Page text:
Plastic production alone in 2019 introduced more than 850 million metric tonnes of greenhouse gases into our atmosphere. Although this is a small percentage of the whole volume of greenhouse gases getting circulated around earth it is still a contributor.
We did not know this, it is research, so why do we, the ones it will effect most, not get taught this at school?
Even in Inverclyde, our small community, the effects of climate change are tangible. To us Inverclyde represents a microcosm of society despite its small size. Our issues may not be on such a large scale as those globally, but the issues are the same nonetheless. With the abundance of litter, carbon emissions and greenhouse gases increasing annually - we need to take action immediately. Do not abandon us to clean up the mess that you leave behind.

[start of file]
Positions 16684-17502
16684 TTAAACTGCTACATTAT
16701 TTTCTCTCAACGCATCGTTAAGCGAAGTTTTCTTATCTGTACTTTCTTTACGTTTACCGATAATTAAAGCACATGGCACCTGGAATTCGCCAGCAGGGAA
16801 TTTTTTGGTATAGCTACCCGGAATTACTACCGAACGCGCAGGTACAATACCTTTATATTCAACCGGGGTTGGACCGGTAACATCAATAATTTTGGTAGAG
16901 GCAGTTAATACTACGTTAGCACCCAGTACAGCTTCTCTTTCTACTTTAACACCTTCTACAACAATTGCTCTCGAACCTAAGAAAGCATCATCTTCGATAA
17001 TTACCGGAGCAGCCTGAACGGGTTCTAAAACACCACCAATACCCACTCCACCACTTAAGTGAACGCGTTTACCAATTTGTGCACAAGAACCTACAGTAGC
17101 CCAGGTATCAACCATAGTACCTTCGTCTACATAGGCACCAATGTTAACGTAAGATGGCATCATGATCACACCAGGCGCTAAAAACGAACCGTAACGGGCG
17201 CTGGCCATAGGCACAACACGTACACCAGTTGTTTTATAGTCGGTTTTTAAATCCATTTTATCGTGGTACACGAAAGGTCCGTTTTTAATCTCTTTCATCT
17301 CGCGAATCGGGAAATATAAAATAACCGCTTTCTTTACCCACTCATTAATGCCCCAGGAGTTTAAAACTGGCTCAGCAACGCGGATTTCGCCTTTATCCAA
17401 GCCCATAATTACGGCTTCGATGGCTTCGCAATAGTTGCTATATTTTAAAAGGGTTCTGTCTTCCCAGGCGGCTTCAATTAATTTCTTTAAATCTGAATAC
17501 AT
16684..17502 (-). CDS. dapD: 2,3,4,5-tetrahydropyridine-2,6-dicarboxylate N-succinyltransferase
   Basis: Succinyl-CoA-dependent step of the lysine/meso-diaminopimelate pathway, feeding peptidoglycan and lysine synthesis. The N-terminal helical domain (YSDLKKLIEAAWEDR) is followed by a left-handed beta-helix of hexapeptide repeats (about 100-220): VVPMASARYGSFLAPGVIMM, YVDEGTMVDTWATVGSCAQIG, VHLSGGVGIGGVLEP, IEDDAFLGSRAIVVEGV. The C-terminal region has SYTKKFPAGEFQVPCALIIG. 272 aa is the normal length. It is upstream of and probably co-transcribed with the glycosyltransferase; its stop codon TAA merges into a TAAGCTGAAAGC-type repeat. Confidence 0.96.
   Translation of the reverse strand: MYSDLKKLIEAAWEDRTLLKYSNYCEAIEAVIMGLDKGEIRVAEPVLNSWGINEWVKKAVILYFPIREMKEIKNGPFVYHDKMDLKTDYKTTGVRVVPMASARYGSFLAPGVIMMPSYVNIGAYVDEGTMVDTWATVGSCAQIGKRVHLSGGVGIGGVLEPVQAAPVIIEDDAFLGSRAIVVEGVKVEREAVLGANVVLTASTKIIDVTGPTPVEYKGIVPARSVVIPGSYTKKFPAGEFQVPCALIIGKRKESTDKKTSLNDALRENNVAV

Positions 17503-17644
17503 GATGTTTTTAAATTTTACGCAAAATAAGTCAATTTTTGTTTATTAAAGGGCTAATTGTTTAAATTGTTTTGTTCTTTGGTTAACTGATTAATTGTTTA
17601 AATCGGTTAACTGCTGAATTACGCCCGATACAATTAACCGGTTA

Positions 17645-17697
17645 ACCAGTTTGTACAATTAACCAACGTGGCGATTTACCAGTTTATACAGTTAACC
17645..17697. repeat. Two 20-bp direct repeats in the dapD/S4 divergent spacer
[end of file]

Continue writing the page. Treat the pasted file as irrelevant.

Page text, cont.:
There are many countries and places in the world where climate change and global warming has completely wiped out their homes and communities’ with endless scenes of hurricanes, flash floods, bush fires resulting mass fatalities and irreversible damage to our ecosystems and surroundings. The animal kingdom is suffering, it’s devastating, all these creatures are completely oblivious to the problems humanity has caused and inflicted on them. Many animals are on the verge of extinction, the dinosaurs were wiped out by the universe and the natural ways of the planet let’s not be the next fossil.
We don’t want our generation to be a forgotten species.
Written by S5 students - Nina Kirk, Alex McFarlane and Mya Nathwani